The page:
stanb999 Well-Known Member

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    Just be careful with those nut trees their roots will kill anything that grows within their drip line. They put out a toxin.

    I think you are right on track for getting alot out of the land. How about planting some field cover crops to improve the soil like field peas or you could plant one acre of hybred poplar for a longer term cash crop. With this stuff you maybe able to get some tax abatement. Which is always good.
     

  3. mysticokra

    mysticokra Well-Known Member

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    If you are only going to be there 3-4 days per year how do you hope to accomplish anything? Did you mean per month?

    Our experience has been that blueberries are the easiest to maintain and produce for over a month. Just make sure the soil is slightly acidic.
     
  4. Terri

    Terri Singletree & Weight Loss & Permaculture Moderator Staff Member Supporter

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    Christmas trees? Though the trimming is a LOT of work, and you will need a wet year to give them a chance to live.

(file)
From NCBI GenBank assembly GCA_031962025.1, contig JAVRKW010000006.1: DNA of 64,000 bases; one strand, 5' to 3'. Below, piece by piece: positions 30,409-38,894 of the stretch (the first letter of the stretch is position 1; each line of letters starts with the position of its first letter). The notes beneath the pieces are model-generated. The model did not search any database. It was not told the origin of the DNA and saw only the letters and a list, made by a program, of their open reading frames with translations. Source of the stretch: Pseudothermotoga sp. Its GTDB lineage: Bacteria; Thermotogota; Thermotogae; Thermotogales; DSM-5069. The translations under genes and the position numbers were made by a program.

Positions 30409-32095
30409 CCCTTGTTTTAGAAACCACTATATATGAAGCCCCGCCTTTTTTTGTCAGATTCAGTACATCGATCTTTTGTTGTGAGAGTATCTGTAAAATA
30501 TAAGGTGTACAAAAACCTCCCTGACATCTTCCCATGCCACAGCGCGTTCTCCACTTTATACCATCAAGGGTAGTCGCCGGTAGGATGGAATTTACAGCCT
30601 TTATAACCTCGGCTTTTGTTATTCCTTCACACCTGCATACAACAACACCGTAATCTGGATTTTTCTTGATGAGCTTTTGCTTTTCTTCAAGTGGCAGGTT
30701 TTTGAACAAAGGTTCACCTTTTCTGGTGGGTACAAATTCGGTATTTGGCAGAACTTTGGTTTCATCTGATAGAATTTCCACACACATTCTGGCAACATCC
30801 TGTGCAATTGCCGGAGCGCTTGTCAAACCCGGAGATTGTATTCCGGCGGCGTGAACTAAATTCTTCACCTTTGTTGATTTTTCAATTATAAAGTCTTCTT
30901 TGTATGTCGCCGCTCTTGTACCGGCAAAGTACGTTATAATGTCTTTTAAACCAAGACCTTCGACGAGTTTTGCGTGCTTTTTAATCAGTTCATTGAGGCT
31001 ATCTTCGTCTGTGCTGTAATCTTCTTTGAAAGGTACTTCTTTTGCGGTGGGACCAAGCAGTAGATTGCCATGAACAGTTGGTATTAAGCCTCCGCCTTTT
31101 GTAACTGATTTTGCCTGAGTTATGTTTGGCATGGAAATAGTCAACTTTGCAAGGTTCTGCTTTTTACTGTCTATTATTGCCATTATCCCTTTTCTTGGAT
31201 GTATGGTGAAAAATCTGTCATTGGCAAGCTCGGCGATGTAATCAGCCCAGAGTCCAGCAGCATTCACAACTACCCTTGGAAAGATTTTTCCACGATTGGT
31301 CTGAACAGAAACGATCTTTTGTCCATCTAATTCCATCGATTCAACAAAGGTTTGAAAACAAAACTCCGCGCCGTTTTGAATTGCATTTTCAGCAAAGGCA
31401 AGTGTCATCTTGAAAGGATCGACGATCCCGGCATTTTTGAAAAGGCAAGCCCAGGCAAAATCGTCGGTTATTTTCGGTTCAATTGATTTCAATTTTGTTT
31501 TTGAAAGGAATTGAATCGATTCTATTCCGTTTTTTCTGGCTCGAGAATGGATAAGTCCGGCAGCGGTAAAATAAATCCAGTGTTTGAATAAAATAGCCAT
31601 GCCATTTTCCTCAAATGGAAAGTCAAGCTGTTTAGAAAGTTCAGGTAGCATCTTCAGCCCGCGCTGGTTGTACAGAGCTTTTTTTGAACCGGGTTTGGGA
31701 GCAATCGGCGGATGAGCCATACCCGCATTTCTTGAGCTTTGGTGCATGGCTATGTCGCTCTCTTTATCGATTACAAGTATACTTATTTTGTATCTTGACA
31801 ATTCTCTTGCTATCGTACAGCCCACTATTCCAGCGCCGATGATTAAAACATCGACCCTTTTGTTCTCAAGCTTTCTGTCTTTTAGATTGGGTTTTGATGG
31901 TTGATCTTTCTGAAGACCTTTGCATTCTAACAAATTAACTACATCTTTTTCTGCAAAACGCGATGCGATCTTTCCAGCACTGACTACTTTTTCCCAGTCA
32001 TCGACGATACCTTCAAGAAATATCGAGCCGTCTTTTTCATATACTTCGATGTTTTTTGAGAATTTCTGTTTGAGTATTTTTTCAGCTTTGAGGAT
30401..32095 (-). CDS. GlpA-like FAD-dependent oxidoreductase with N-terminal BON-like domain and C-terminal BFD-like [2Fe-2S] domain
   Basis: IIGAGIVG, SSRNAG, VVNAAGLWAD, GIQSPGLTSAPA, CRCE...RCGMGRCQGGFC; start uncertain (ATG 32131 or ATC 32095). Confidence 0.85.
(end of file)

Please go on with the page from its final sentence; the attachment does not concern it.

Are you planning on living there later? Asparagus would be a great start, then. Mind: most of the catalogues will sell you tiny roots that will mostly not survive. But, the Morgon County catalogue has asparagus roots that run 3 to the pound and the ones I put in last month are doing well.

    Remember to treat the hive for varroa mites. The strips go in in the fall and OUT in the fall! That's 2 days.
     
  5. Conni

    Conni Well-Known Member

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    I had thought about doing something similar. Dh and I were thinking of palanting Blueberries and Apple tree's on a corner of our land. Not to sell tho-- just for us and other family members to have access too. My concern is critters eating it all up?? How will you keep yours protected if you plant fruits or veggies?
     
  6. blufford

    blufford Well-Known Member Supporter